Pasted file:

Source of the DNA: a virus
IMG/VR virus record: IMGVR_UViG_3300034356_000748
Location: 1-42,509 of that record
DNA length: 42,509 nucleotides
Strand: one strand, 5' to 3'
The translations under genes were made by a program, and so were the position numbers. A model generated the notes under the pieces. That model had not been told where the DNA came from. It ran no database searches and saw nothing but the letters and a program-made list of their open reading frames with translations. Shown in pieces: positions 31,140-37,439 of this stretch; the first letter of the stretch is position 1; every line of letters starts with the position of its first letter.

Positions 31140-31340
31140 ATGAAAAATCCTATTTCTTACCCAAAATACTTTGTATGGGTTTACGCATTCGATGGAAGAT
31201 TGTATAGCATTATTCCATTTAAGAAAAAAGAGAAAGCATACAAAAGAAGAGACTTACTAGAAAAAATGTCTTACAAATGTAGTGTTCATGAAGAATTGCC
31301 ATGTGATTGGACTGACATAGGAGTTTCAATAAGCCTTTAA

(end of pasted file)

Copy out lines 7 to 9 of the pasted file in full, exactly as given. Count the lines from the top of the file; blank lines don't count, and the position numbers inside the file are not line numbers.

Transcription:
Positions 31140-31340
31140 ATGAAAAATCCTATTTCTTACCCAAAATACTTTGTATGGGTTTACGCATTCGATGGAAGAT
31201 TGTATAGCATTATTCCATTTAAGAAAAAAGAGAAAGCATACAAAAGAAGAGACTTACTAGAAAAAATGTCTTACAAATGTAGTGTTCATGAAGAATTGCC